There are scenes of incredible beauty in Ghost in the Shell 2 – Innocence.
The opening scene, after the intro, is one. There’s an almost surreal scene when Batou, the cyborg detective and main character in this movie, is risking sinking to the bottom of the ocean as he attempts to sneak on board a ship that’s stunning. Almost every shot of a city-scape skyline is incredible, showing buildings of either fanciful design or strangely organic growth; either way resulting in a style that I might have to think of as ‘cyber-baroque’.
The most significant of these stunning scenes is, perhaps, the festival occurring on the streets below while Batou and his new partner go off to interview a reclusive electronics warfare expert. There’s a mashup of styles, the ancient Japanese customs set against the bleak harness of a 2032 city, the beauty of the costumes against the mundane reality of life outside cyberspace. At the very end of this festival scene, the camera pans upwards to reveal the rise of towers and communications arrays, a good of example of that ‘organic’ and almost accidental baroque style I was referring too before.
There’s a story too and the characters we know. Well, some of them, as we don’t have the iconic Major Motoko Kusanagi. At this point, she is a ghost in the machine. Instead, we fellow her partner Batou, the hound loving, cybernetically enhanced, detective who is more than capable of looking after himself.
Batou has to find out why a companion robot killed her owner and then, most surprisingly of all, killed herself. Why would a sexbot kill herself? Are hackers trying to hide some import evidence?
Section 9 is involved as this isn’t the first time this particular model has gone wrong and killed their own in recent weeks. There are no lawsuits, but some of the victims have been politicians and public servants, and so this elite group of investigators have picked up the case.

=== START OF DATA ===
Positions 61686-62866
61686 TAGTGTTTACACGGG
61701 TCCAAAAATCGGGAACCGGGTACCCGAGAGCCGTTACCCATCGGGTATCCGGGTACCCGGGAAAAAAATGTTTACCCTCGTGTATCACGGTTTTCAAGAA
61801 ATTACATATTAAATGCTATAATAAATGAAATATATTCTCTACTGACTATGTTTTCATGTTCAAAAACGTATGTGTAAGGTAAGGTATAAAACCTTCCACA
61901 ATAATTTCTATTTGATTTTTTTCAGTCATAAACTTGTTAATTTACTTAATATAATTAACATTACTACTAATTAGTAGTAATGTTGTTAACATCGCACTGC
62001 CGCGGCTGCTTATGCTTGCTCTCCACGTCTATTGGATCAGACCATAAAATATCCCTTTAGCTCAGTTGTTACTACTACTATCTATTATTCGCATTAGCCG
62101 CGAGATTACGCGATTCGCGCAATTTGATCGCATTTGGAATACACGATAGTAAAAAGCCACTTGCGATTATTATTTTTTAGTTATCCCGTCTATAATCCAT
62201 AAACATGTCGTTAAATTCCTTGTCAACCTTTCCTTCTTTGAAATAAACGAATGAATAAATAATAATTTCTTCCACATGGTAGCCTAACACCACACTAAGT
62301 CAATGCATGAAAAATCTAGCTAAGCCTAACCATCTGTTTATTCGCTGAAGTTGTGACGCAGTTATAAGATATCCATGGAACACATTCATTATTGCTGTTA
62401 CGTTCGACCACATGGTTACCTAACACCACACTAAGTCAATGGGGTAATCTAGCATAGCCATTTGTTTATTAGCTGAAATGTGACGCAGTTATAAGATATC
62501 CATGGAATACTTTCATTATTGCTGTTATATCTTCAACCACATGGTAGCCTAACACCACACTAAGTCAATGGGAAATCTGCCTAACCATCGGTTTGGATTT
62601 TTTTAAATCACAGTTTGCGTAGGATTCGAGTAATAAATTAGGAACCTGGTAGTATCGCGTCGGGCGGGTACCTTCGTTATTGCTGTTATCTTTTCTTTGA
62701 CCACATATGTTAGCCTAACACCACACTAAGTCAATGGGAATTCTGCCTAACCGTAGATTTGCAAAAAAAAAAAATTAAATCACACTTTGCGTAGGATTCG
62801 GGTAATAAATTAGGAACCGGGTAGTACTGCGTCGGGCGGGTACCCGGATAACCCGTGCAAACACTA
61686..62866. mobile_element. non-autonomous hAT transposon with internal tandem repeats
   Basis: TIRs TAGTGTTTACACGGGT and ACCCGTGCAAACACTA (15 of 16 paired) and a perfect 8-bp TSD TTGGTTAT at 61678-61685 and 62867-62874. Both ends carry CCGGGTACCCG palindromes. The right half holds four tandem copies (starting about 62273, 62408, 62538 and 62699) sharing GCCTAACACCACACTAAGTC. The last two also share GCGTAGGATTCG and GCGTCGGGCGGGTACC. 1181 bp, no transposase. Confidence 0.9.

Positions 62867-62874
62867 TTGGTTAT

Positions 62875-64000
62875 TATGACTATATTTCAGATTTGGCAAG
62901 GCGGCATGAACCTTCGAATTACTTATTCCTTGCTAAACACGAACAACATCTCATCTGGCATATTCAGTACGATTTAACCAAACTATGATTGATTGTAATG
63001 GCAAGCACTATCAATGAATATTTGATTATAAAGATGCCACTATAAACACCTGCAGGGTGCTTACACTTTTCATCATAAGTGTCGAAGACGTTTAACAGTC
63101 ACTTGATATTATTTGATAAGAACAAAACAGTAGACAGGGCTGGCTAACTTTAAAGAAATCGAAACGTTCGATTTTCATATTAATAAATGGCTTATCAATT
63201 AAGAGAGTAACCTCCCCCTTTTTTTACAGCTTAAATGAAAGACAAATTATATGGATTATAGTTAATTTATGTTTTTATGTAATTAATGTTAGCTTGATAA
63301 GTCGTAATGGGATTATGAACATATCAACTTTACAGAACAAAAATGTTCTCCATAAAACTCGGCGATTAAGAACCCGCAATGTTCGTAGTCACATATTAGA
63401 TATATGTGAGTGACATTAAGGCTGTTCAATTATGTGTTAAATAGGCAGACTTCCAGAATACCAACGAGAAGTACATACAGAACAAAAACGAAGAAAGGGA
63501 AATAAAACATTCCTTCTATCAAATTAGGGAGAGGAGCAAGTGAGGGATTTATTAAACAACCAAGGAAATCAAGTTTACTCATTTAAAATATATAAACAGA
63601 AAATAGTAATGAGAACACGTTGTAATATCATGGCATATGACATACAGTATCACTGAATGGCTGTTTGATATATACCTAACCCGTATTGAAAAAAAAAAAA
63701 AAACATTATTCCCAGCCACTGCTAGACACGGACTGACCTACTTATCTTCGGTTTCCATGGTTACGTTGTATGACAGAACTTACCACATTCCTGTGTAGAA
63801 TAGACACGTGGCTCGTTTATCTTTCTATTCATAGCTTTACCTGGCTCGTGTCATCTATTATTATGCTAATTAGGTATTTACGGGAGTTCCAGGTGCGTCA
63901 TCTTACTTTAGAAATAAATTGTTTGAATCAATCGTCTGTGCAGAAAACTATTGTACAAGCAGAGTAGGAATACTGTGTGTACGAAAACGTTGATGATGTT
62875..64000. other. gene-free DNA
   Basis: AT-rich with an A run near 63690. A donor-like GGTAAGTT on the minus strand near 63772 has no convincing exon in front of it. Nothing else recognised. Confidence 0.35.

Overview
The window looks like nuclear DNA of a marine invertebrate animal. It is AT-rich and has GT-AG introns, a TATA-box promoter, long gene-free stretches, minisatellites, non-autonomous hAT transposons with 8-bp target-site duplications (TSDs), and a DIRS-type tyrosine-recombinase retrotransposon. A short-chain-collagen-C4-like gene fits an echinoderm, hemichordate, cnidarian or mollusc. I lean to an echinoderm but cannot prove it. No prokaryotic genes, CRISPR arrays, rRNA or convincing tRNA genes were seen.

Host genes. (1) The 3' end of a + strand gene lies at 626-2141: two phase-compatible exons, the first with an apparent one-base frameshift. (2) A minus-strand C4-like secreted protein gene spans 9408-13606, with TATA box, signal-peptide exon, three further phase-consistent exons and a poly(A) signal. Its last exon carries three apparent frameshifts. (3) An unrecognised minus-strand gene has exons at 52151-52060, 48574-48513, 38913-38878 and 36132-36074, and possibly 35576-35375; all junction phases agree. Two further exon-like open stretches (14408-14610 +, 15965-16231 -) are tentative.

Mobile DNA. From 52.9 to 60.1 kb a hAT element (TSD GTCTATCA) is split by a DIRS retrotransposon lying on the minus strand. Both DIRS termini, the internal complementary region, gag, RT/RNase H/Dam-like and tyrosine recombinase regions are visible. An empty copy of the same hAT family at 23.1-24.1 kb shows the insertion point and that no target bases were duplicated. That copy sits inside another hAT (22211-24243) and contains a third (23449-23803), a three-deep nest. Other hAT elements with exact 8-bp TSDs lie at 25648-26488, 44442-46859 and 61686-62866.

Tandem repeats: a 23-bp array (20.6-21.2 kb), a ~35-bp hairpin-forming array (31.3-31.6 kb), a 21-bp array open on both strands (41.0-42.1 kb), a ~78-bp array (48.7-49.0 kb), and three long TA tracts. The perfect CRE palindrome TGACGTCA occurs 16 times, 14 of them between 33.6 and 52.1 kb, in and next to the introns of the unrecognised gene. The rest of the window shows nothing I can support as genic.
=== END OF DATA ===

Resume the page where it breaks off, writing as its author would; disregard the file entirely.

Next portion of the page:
The early clues point to the yakuza and so Batou, being hard as nails, decides to wander over to their hideout and question the gang’s new leader.
This adventure is all familiar Ghost in the Shell stuff. We have fights and surprises peppering a mystery story that needs some good detective work. While Innocence is gorgeous and loyal to the styling of Ghost in the Shell, it does have to work hard to add anything new.
It’s important that Batou is the main character. If Motoko were leading the case, it would be even more similar to all the other Ghost in the Shell mysteries we’ve already solved. It’s also an excellent chance to get to know Batou better as many fans will appreciate.
It’s the pacing that I found the most awkward. I don’t need anything new from a Ghost in the Shell movie. I need expert storytelling, and Mamoru Oshii didn’t have an easy script to work with on this occasion. It just about works. The tempo of action and lulls is just about right. The build-up to danger and the timing of the explosive consequences are just about right. The cyber-warfare tricks and reveals are visually stunning, sneaky and just about work. It’s close each time, though, with the movie leaning from time to time on the benefit of the doubt any fan will readily give it. “Just about works” is the repeated catchphrase here. It’s touch and goes at times, but the movie succeeds.
Overall? Stunning. Interesting characters and provocative topics. Ghost in the Shell 2 – Innocence isn’t as strong as the original, but it’s a worthy sequel.
My copy of Ghost in the Shell 2 – Innocence was provided for review.